Looking up Tokyo Food File, one of my sources of inspiration in Tokyo, it did not take me long to decide what would be on the menu of this Tokyo Thursdays when I read Robbie's piece on KOME: The Art of Rice where he shares many details on the influence of rice in Japan from the average count of grains of rice in a tasty bowl (3000) to the influence of rice on landscape (dams had to be built to facilitate irrigation of rice fields) and to the connection between rice and Sakura (cherry blossoms)...
I will not repeat all Robbie wrote, I will invite you to read it.
"The critically acclaimed group Shomyo no Kai–Voices of a Thousand Years, comprising priests from the Shingon and Tendai sects whose mission it is to showcase the beauty of shomyo as an art form, performs the contemporary shomyo work Life in an Autumn, written in the aftermath of 9/11 by New York/Tokyo-based composer Ushio Torikai."
Lemon verbena is a perennial herb that imparts the bright flavor of lemon without the acidity. The combination of lemon and green tea tastes light, refreshing, and clean, making these cakes the perfect finish to a spicy meal. The tops and sides of the cakes are left unadorned for a minimalist look.
For the Cake 1 ½ cups (7.5 ounces) all-purpose flour 1/3 teaspoon baking powder 1/3 teaspoon salt 1 ½ sticks plus 2 tablespoons (7 ounces) unsalted butter, softened 1 cup (7 ounces) sugar 1 ½ tablespoons matcha tea 3 large eggs 3 tablespoons crème fraîche or sour cream 2 ½ teaspoons vanilla extract
For the Lemon Verbena Ganache 1 cup (8 ounces) heavy cream 2 tablespoons light corn syrup ½ cup (4 grams) dried lemon verbena 2 teaspoons powdered gelatin 3 tablespoons cold water 1 ¾ cups (9.5 ounces) 31% white chocolate chips or fèves or chopped 31% white chocolate 8 tablespoons (1 stick/4 ounces) unsalted butter, softened 1 teaspoon grated lemon zest 1 tablespoon lemon juice ½ teaspoon ground dried lemon verbena
To make the cake
1. Position a rack in the center of the oven and heat the oven to 325°F. Coat the bottom and sides of a 13-by-18-by-1-inch baking sheet with nonstick baking spray or butter and line with parchment paper. Smooth the parchment, making sure there are no air bubbles.
2. Sift together the flour, baking powder, and salt into a medium bowl.
3. In the bowl of a stand mixer fitted with the paddle attachment (or in a large bowl, using a handheld mixer), cream the butter and sugar on medium speed until light and fluffy, about 3 minutes. Add the matcha and beat for 30 seconds, or until the color of the butter mixture is uniform.
4. Whisk together the eggs, crème fraîche, and vanilla in a small bowl, then pour into the creamed butter and beat until smooth. Scrape the bottom and sides of the bowl and the paddle and mix for 30 seconds.
5. Beating on low speed, add the dry ingredients in three batches, mixing for 1 to 2 minutes after each addition. Scrape the bowl again and mix for 15 seconds.
6. Pour the batter onto the prepared baking sheet, spreading it evenly with an offset spatula. Bake for 10 minutes. Rotate the pan and bake for an additional 3 to 4 minutes, until the cake appears firm and has a matte finish. Let the cake cool completely in the pan on a cooling rack. Chill the cake for a minimum of 10 to 15 minutes before building the mini-cakes.
To make the Ganache
1. Put the cream, corn syrup, and ½ cup dried lemon verbena into a medium saucepan and bring to a boil over medium heat. Turn off the heat, cover the pan with aluminum foil, and poke a few holes into the top to allow steam to release. Let steep for 1 hour.
2. Sprinkle the gelatin over the cold water in a small bowl. Let sit for 10 minutes, until the gelatin softens.
3. Put the chocolate into a medium bowl and set aside.
4. Strain the cream mixture and return it to the pan. Add the gelatin and heat over medium-low heat, stirring until the gelatin is dissolved and the cream has almost come to a boil. Pour the cream over the chocolate and let sit for 1 minute.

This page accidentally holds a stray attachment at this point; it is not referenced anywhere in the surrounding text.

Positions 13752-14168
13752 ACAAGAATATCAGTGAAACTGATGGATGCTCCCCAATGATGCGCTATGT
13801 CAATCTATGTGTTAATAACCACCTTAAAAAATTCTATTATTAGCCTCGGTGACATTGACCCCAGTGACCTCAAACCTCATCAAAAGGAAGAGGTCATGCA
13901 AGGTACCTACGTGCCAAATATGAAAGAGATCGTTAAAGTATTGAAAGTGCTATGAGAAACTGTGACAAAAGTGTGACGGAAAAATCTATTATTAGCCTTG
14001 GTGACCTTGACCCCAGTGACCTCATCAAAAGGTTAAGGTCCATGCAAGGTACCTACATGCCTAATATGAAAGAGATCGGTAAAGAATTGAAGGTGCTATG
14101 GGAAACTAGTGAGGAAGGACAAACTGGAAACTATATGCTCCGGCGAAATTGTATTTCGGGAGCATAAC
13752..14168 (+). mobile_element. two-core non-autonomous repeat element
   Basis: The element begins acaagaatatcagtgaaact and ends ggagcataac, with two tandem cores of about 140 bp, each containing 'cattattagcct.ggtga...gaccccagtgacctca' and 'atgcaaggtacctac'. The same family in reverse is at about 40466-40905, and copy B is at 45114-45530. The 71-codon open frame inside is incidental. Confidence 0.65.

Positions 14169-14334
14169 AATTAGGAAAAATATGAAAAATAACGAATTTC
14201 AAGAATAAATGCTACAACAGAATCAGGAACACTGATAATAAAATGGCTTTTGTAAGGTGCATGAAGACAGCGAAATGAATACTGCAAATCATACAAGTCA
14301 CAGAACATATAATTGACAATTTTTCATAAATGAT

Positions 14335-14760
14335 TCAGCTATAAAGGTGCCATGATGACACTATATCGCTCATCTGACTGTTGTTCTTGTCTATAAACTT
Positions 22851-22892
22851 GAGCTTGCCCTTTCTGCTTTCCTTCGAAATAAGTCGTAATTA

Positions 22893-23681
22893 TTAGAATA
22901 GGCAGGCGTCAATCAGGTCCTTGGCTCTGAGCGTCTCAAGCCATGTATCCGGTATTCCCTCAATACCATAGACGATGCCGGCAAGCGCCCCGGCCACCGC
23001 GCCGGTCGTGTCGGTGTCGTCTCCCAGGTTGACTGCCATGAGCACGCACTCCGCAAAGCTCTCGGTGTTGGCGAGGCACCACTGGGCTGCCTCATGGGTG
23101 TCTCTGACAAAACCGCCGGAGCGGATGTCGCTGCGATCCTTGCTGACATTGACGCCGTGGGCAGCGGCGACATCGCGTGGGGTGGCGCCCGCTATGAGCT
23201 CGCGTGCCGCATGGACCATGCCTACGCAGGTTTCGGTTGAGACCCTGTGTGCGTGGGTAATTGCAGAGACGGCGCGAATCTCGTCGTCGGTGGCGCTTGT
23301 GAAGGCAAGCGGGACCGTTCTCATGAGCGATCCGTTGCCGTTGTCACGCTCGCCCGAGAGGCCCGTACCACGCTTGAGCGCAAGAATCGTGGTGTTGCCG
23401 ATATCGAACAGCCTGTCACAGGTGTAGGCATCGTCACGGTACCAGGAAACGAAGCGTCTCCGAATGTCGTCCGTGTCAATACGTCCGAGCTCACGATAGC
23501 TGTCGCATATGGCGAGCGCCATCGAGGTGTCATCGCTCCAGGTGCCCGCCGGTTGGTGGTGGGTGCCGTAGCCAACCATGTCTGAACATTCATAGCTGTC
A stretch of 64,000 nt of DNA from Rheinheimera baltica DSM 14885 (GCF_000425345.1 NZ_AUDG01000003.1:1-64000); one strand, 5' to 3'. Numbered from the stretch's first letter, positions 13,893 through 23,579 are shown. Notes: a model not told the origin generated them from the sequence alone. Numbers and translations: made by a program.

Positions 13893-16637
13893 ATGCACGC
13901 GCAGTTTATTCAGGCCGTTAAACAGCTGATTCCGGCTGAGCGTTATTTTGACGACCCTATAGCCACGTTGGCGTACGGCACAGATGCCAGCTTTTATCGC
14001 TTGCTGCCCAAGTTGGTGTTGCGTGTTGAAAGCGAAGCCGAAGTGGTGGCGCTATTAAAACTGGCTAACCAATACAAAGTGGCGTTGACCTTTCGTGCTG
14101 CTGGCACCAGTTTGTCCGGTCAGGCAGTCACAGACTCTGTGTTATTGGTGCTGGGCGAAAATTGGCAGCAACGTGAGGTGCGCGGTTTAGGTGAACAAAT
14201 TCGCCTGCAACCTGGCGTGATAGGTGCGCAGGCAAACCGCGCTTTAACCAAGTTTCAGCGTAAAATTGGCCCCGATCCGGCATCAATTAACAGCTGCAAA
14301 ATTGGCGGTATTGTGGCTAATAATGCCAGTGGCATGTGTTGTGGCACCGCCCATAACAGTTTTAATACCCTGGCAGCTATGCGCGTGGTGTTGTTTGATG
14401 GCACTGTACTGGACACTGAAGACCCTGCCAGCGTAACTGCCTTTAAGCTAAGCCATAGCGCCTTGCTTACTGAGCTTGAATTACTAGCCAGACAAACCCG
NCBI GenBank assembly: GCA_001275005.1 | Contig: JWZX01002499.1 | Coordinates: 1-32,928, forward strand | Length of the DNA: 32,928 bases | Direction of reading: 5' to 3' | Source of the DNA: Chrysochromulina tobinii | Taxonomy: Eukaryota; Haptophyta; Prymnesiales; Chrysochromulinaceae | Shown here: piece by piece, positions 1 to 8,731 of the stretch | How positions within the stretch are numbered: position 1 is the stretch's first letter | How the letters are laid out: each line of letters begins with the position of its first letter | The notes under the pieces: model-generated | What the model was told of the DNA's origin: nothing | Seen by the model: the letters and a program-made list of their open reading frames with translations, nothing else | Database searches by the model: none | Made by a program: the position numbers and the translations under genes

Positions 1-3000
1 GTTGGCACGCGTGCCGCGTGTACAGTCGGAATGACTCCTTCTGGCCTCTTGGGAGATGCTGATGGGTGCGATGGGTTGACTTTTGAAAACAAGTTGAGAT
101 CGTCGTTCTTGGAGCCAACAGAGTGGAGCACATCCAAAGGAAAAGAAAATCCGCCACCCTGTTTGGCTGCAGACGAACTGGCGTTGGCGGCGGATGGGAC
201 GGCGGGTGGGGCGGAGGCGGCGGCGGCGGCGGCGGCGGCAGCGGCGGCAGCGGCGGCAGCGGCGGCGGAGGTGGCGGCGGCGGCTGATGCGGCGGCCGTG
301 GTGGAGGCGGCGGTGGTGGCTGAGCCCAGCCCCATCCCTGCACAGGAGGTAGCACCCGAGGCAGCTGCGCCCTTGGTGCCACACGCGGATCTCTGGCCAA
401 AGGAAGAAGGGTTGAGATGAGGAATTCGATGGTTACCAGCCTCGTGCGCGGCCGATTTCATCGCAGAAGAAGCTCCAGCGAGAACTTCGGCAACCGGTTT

5. Using a small rubber spatula, begin stirring the white chocolate mixture in one direction, concentrating on the center, until smooth and glistening. Add the butter and stir until it is completely melted, about 1 minute. Add the lemon zest, lemon juice, and ½ teaspoon ground dried lemon verbena and stir until well incorporated. Put the ganache in the coolest part of your kitchen and let set, stirring occasionally, until spreadable, for about 1 hour before using. (The ganache can be covered and refrigerated for up to 2 weeks; see instructions below.)
To Assemble the Cakes
1. Line a baking sheet with parchment paper. Using a ruler as a guide, score lines 3 inches apart, both vertically and horizontally, on the chilled sheet cake. Then cut into 24 squares with a very sharp knife.
2. Place 8 cake squares on the parchment-lined baking sheet. Using an offset spatula, spread approximately 2 tablespoons ganache over each one. Top each with a second cake square and 2 tablespoons ganache, then top each with a third cake layer. Let stand until the ganache has set, then gently cover the tray pan with plastic wrap and refrigerate until serving.
The cakes can be stored, covered, in the refrigerator for up to 3 days.
Using Leftover (or Chilled) Buttercream and Ganache
Leftover buttercream or ganache will keep in your refrigerator for up to 2 weeks, to be used for another dessert. And it will taste like fresh-made if you follow a few simple steps.
Chilled buttercream is very hard, so you need to let it come to room temperature and then aggressively whip it. Put the room-temperature buttercream in the bowl of a stand mixer fitted with the paddle attachment (or in a large bowl, and use a handheld mixer) and beat on low speed. As the buttercream starts to break up, increase the speed to medium. After about 1 minute, the buttercream will soften and separate. This may make you nervous, but just continue mixing, and within another minute or so, the buttercream will come back together and appear brand-new.
Ganache is not as malleable as buttercream, and leftovers require a more delicate handling. Let the ganache come to room temperature (do not try to rush the process—firm chilled ganache is likely to separate and become grainy when beaten). Then put it in the bowl of a stand mixer fitted with the whisk attachment (or in a large bowl, and use a handheld mixer) and whip on medium-low speed until the ganache forms soft peaks. Chill for 10 to 15 minutes, then spread it with an offset spatula.